b) Open the pipeline so we can hire experienced, licensed teachers from anywhere, but particularly from the South, which produces a lot more teachers of color than Minnesota does. Unfortunately, Minnesota currently makes it very difficult to hire licensed teachers from out-of-state—many have to repeat student teaching or have to pay thousands of dollars for additional credits from Minnesota schools of education;

This solution is also opposed by the state teachers' union as well as local education schools who don’t want to lose the $$$ they earn by providing required extra courses needed for licensing out-of-state teachers.

3) Extend the school day and year at schools where the majority of students are far behind their peers; (Opposed by our local teacher's union because they say teachers don't want to work longer hours---even at higher pay.)

4) Instead of a having 10-12 week vacation in the summer (when low-income kids fall even further behind) have four-five weeks of vacation time in the summer, with another break in the winter ,etc. Like they do in Europe and elsewhere. (Opposed by our local teachers’ union because teachers want the 12-week summer off )

5) Make principals at-will employees so that we can more easily get rid of ineffective ones and hire better ones; (Opposed by local and state teachers’ and principals unions.)

6) Make staffing decisions---i.e. who to hire, who to lay-off—based on evaluations rather than strict seniority so we can keep great teachers in our classrooms. (Opposed by local and state teachers union because they prefer seniority as the main criteria.)

7) If you're a DFLer, tell your legislator, you'd like him or her to show some courageous independence from the dictates of Education Minnesota. I love my party, but our legislators act like a wholly owned subsidiary of Education Minnesota. It hurts kids and it's not right.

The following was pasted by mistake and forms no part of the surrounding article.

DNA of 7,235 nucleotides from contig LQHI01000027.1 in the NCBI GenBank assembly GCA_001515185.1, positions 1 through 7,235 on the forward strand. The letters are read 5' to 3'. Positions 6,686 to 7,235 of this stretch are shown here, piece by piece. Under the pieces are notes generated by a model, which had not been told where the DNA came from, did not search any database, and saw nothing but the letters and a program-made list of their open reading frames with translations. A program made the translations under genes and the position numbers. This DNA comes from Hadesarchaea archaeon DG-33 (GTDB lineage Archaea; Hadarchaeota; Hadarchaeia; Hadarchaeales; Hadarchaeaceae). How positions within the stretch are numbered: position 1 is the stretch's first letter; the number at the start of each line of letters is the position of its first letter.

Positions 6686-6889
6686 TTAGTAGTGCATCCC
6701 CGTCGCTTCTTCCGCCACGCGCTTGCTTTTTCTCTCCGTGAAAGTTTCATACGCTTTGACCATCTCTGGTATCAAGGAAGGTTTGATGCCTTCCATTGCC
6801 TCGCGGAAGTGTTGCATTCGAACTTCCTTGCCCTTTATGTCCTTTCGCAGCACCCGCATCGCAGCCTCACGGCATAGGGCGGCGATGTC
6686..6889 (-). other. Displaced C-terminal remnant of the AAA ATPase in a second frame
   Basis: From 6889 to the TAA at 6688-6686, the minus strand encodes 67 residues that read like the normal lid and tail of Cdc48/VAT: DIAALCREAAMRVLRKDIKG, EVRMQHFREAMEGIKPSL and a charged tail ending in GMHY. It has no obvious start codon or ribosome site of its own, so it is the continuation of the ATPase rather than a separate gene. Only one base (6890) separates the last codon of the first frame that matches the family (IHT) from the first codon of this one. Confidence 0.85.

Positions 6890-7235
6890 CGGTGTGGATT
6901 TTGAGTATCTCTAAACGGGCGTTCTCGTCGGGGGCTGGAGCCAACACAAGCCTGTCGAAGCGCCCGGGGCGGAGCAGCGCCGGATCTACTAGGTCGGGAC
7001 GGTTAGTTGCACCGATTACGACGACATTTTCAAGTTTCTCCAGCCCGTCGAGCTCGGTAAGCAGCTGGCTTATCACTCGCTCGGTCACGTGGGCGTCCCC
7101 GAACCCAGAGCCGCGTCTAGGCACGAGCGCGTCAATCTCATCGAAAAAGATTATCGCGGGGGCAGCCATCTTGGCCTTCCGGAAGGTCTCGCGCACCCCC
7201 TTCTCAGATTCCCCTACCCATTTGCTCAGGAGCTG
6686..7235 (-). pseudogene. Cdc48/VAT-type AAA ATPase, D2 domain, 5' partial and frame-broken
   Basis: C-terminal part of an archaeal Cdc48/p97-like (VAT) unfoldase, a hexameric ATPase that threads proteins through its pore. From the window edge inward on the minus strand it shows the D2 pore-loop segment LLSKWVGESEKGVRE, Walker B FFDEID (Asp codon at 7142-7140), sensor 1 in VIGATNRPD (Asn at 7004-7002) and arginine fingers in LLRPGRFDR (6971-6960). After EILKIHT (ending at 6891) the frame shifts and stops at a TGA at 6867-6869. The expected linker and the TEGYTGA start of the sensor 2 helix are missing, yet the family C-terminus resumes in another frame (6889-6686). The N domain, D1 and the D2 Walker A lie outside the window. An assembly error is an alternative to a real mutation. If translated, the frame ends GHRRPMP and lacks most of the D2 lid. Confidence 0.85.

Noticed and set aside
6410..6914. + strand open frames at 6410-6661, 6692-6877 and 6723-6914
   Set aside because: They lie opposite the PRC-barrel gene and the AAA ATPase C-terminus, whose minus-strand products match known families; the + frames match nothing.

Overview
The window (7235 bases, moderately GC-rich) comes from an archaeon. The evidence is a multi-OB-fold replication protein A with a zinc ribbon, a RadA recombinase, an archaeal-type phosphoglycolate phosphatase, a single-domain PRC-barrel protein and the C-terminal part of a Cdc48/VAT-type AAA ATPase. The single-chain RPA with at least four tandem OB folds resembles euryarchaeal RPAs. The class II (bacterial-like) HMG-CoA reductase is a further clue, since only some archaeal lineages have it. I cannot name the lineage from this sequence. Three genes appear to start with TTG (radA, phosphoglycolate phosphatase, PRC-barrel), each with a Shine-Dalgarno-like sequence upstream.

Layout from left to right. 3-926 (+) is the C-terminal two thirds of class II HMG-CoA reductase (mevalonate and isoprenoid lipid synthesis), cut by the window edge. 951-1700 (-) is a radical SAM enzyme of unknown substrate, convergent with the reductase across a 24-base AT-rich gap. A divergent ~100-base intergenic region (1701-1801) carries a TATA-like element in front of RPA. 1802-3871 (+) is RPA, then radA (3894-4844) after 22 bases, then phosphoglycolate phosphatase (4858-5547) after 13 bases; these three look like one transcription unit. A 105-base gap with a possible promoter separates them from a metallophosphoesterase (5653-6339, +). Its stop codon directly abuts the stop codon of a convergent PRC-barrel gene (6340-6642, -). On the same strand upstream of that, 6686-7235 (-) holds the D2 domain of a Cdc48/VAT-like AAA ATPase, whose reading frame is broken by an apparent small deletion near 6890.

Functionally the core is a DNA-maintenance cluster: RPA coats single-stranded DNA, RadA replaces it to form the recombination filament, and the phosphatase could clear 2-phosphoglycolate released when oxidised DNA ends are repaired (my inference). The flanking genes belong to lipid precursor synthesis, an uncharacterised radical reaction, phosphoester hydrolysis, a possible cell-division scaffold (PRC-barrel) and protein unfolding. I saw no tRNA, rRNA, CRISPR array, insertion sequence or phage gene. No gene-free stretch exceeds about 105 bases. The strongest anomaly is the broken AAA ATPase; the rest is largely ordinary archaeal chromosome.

John said...

I am not sure why people consider these union busting... Here are some of the comments I left:

I don't think anyone is blaming Teachers for all of the ills in the schools. Personally I only blame the union/system for 20% of the problems within the schools. However it is important to remember that it is the 20% that we could change very quickly if the Unions would allow it.

However for those who are used to having their pay and job security based only on their years served, number of degrees and hours worked, I assume the idea of being accountable for results is very scary.

I keep hoping at some point Ed MN will decide to put the needs of the students before their wants. The idea that the more affluent schools in Mpls with the less challenging students get the most highly paid Teachers makes no logical sense, except to Ed MN.

John said...

Currently Ed MN seems to be motivated to ensure that Teachers with seniority get the most compensation, most job security, they get to pick their classrooms, etc.

What if Ed MN became motivated to ensure that the most effective Teachers and those taking on the most challenging situations get the most compensation and job security?